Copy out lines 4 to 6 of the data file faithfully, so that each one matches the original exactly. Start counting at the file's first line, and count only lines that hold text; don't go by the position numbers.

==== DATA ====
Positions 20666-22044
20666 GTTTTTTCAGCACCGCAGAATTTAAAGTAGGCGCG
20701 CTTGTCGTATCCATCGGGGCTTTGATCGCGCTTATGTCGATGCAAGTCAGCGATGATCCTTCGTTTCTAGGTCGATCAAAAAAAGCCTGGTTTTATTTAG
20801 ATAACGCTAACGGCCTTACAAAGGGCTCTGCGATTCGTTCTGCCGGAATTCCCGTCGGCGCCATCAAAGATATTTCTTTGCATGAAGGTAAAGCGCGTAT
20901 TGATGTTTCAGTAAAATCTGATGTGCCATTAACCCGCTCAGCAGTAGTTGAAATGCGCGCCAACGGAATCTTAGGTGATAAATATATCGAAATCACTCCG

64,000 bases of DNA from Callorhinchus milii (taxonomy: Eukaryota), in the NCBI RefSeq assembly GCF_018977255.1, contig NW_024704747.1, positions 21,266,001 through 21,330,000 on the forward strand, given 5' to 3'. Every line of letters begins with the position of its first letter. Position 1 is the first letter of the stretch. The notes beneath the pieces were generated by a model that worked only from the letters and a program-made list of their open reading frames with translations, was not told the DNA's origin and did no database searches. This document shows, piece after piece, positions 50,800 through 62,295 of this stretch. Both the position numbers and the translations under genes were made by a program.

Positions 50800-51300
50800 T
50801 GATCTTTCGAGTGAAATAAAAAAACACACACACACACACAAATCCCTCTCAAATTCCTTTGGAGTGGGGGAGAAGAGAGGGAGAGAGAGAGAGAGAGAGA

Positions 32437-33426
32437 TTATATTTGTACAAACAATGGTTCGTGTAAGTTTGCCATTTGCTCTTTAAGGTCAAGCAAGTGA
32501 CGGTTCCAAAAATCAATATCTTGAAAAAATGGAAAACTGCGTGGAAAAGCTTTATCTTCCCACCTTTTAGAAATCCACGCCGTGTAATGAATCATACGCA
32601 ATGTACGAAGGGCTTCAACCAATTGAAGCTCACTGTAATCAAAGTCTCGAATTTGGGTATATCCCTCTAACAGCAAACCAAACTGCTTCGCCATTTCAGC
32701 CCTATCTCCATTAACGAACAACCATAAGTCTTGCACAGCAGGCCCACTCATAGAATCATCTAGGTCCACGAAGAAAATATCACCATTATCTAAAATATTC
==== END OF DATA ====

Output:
20801 ATAACGCTAACGGCCTTACAAAGGGCTCTGCGATTCGTTCTGCCGGAATTCCCGTCGGCGCCATCAAAGATATTTCTTTGCATGAAGGTAAAGCGCGTAT
20901 TGATGTTTCAGTAAAATCTGATGTGCCATTAACCCGCTCAGCAGTAGTTGAAATGCGCGCCAACGGAATCTTAGGTGATAAATATATCGAAATCACTCCG

64,000 bases of DNA from Callorhinchus milii (taxonomy: Eukaryota), in the NCBI RefSeq assembly GCF_018977255.1, contig NW_024704747.1, positions 21,266,001 through 21,330,000 on the forward strand, given 5' to 3'. Every line of letters begins with the position of its first letter. Position 1 is the first letter of the stretch. The notes beneath the pieces were generated by a model that worked only from the letters and a program-made list of their open reading frames with translations, was not told the DNA's origin and did no database searches. This document shows, piece after piece, positions 50,800 through 62,295 of this stretch. Both the position numbers and the translations under genes were made by a program.